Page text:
the ts93 closer with cam action is also able to help you comply with rebated doors
The TS93 closer with cam action is also able to help you comply with rebated doors

Face fixed closers are also sometimes called rack and pinion closers. Today there are several types of face fixed door closers available from those with traditional “scissor arms” to more sophisticated models with slide arms or cam action to give a more sleek appearance.

A rack and pinion closer is unlikely to meet the opening and closing forces required as these are primarily designed so that the door closes firmly past any latching point and locks shut. Also you will always feel a greater degree of resistance with a face fixed closer within the first few degrees of opening a door.

A solution to this is to specify your face fixed closer as a cam action closer with a slide arm rather than the scissor arm. This will avoid the additional tension that scissor arms exert upon first opening and final closing.

A typical quality and compliant door closer that will help meet the requirements of BS8300 and Part M is the TS93.

What is a typical installation where the responsibility for compliance falls on the installer?

Let us say you are a window company that is installing a new door to your local small shop.  You as the installer are still subjected to Building Regulations.  The Equality Act comes into force once the building is in use but if you are doing any works that are covered by Building Regulations then you need to comply with BS8300 and Approved Document M.

Let us assume a disabled member of the public has also complained to a shop about how heavy their doors are and the shop owner takes action to remedy the situation.  He will call upon you as the door installer to rectify the door or make improvements.  Again in undertaking this work you are subject to Building Regulations, Approved Document M applies and the door must therefore then comply with the Equality Act.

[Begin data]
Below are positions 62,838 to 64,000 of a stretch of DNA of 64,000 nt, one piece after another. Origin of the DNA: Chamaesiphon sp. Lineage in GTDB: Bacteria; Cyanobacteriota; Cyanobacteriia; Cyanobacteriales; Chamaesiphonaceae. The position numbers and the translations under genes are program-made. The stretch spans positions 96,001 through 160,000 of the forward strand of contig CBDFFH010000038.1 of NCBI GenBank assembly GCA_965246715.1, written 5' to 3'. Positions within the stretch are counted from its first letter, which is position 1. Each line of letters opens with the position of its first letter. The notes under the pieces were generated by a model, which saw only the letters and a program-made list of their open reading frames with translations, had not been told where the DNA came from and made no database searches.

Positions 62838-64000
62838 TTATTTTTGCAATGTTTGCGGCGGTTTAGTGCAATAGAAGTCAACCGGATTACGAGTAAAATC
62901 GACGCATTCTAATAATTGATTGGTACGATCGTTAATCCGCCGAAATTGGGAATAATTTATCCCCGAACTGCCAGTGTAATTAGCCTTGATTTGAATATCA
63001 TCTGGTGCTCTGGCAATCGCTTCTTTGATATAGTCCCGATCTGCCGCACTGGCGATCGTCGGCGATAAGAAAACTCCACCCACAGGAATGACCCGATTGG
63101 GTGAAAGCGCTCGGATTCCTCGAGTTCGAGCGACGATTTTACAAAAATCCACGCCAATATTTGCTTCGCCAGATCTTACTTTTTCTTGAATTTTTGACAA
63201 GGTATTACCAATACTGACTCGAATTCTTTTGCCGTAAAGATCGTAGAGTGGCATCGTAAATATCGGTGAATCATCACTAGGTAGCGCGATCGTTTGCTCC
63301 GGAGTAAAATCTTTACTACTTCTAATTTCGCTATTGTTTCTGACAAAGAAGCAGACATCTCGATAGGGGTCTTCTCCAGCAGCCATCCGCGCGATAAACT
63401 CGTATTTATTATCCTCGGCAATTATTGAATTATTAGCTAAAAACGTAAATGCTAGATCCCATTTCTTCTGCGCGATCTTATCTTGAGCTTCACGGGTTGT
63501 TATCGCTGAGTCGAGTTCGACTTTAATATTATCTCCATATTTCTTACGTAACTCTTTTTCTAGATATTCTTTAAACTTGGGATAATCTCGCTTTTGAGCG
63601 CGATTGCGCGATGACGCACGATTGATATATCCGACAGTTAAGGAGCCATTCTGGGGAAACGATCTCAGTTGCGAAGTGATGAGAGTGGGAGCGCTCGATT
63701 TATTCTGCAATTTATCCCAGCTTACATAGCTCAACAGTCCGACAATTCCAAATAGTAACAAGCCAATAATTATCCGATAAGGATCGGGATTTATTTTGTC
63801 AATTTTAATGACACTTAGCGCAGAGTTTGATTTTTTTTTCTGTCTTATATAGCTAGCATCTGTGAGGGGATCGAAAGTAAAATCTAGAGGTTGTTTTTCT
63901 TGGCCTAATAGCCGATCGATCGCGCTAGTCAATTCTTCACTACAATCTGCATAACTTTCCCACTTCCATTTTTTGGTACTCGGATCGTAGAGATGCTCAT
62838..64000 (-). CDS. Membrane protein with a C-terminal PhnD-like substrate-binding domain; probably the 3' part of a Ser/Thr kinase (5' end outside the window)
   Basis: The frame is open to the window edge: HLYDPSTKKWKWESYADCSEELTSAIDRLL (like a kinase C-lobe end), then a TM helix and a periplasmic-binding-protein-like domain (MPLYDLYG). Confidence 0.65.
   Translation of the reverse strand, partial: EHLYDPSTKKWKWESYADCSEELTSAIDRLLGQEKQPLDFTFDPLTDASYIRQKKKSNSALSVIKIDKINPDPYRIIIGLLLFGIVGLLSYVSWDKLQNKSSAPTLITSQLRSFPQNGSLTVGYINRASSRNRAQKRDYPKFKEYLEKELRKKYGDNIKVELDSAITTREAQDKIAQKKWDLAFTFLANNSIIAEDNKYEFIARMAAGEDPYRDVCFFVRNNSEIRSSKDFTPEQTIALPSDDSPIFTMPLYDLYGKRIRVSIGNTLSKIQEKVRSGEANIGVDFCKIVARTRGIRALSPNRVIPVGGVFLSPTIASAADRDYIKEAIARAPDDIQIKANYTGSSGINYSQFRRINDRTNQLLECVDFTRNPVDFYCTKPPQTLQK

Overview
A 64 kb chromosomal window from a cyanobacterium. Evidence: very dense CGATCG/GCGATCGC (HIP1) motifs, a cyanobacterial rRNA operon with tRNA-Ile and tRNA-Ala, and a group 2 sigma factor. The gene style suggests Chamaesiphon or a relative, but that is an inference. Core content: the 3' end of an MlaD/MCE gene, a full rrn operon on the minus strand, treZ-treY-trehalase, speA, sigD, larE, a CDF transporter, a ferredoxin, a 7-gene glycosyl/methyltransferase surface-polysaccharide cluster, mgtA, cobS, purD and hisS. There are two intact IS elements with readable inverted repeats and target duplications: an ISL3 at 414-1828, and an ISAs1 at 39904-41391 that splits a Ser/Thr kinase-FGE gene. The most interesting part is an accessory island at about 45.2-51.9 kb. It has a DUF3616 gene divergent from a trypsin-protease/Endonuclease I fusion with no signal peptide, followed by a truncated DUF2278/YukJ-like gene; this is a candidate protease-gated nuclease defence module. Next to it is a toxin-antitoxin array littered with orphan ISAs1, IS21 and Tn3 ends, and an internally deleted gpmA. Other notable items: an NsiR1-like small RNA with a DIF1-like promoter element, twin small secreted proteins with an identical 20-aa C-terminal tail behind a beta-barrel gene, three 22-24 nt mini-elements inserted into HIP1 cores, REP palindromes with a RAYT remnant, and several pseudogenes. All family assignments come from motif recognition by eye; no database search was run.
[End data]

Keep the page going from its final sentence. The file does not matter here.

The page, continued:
Do not assume your door supplier is providing you with compliant doors.

Do not assume that because it is a commercial door you are ordering your supplier presume it has to be going into a commercial building and therefore must be provided with a compliant closer.

Many manufacturers of commercial doors that supply fabricated products to window companies that only install will require you to fill out their order form.

In the same way your supplier expects you to to provide and will not guess the manufacturing sizes, the colour or what locks or handles you require, It is your responsibility to ask your supplier to provide you with a closer whether a concealed or face fixed that will help meet the requirements of Part M of the Building Regulations and BS83000 both of which fall under the Equality Act 2010.

Do not assume a correct door closer means a compliant door.

You must remember that is is the complete glazed and installed door that has to comply with the opening and closing forces needed and not just that it is fitted with a compliant door closer.

Hinges, weatherstrips and gaskets, handles and ironmongery and of course the weight of the glass will all play a part.  Only on site testing once the door is installed and completed will demonstrate its compliance with BS8300 and Approved Document M.

So how do you measure whether your door is compliant?

the pesola testing gauge is a simple device that can test your completed door for compliance.
The Pesola Testing Gauge is a simple device that can test your completed door for compliance.

To measure the opening a closing forces on site, you can use a Pesola Guage up to 100Nm.  This is a very simple device that is very useful for door installers or installation Managers to test that their commercial doors comply with the Building Regulations and British Standards.

The 100N Pesola Audit Kit is recommended for either Document M or BS8300 testing of your installed commercial door and will test the door pressure on either opening or closing.

Contact us if you would like to purchase one.